The other reason why I don’t think I’m concern trolling is that I do have a reason to care, and so do Democrats. Democratic politics is premised on the idea of competitive checks on power. If one party abuses government power, the voters can rein them in by voting for the other party. But if the other party has gone off the reservation, what’s the alternative? Obama has engaged in a number of policies that should be of concern to anyone on the left, but how can the left act against Obama, when doing so might be seen as an endorsement of Republicans? Without a strong Republican party to challenge them the Democrats will become increasingly corrupt and self-serving secure in the knowledge that their voters have nowhere else to turn.
You may suggest that if this turn of events were to come about, another party would rise up and replace the Republicans, just as the Federalists and Whigs were replaced. My concern is that this is no longer possible. The US seems to have very restrictive rules about ballot access, apparently the Libertarians still find it very difficult to get onto the presidential ballot in every state, and that combined with gerrymandering might make it impossible for a new party to gain a foothold. Not to mention how much money it costs to mount an electoral campaign and how do you get that money without an established party machine? Now I understand why the presidency is a 2-horse race, Duverger’s Law and all that. But what about all those congressional races that are 1-horse races? Why don’t we see the Green Party contesting blue seats where the Republicans have no shot? Equally you’d expect some uber conservative party to be contesting the reddest seats. I’m of the opinion that you won’t see a monopoly in most markets in the absence of large barriers to entry, and that makes me concerned that a 3rd party would be blocked form entry.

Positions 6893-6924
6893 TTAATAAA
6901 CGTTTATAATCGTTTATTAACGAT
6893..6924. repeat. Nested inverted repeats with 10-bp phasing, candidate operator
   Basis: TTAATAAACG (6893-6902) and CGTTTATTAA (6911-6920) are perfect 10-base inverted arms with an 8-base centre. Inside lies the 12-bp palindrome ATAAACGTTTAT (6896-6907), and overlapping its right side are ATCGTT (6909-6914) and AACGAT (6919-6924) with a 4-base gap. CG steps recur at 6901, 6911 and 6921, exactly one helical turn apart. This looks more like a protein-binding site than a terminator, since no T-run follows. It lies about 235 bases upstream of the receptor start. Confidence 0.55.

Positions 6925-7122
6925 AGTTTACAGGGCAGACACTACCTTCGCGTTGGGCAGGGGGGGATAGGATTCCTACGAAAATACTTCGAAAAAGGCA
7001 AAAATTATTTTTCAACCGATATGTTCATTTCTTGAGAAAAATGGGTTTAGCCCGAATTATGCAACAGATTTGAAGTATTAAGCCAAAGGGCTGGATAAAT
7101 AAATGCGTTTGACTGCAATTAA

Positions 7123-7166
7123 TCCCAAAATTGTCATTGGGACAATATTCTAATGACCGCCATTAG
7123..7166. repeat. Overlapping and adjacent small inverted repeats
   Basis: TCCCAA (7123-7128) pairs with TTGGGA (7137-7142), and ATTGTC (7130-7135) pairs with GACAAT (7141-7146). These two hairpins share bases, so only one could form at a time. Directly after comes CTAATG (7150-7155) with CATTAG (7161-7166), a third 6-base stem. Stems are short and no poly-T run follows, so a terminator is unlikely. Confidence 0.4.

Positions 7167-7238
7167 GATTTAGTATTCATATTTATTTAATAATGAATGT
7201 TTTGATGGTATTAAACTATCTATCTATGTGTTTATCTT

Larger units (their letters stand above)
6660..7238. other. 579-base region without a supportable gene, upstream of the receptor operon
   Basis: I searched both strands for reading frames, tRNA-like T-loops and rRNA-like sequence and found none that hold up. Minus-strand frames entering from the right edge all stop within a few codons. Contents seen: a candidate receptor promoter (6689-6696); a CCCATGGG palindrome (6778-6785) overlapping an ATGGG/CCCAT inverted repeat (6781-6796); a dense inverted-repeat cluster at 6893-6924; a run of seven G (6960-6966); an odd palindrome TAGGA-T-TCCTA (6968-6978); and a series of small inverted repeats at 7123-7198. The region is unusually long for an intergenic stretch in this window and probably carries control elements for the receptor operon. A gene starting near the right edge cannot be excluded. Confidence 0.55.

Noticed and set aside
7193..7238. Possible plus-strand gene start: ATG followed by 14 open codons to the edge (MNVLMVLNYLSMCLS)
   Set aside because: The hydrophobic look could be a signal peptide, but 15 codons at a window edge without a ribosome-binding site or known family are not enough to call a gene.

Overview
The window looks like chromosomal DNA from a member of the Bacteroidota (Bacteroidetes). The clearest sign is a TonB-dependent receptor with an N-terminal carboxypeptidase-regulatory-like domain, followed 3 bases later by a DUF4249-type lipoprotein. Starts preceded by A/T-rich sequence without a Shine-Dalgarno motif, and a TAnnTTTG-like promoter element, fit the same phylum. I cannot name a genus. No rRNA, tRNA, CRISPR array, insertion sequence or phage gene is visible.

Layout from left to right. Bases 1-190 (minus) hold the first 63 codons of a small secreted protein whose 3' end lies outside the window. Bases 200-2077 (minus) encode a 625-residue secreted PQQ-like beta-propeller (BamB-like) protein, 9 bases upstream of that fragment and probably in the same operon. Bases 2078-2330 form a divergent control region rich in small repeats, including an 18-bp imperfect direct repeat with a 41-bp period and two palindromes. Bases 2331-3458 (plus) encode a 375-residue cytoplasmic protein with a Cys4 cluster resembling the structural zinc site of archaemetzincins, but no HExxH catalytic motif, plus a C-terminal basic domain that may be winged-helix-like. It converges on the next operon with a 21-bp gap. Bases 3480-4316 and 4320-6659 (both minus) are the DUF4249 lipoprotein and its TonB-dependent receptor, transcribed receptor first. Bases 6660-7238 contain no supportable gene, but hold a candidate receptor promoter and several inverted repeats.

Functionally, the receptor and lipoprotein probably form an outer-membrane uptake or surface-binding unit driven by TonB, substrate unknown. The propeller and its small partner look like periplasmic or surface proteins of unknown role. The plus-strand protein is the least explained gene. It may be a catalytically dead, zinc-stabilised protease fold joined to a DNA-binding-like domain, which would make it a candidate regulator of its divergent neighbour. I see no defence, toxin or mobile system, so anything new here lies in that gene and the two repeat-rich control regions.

Now as I said at the start of the post, I may very well be wrong about all of this, I’m not an expert in this field. I may be overstating the strength of the trend, misreading the motives of Republican voters or underestimating the dynamism of American politics. But the US government is going to have to make some very hard decision in the next 20 years, decisions which will affect the whole world. I’m nervous enough about the outcomes of those decisions as it is, without adding extra worries about American democracy going to seed.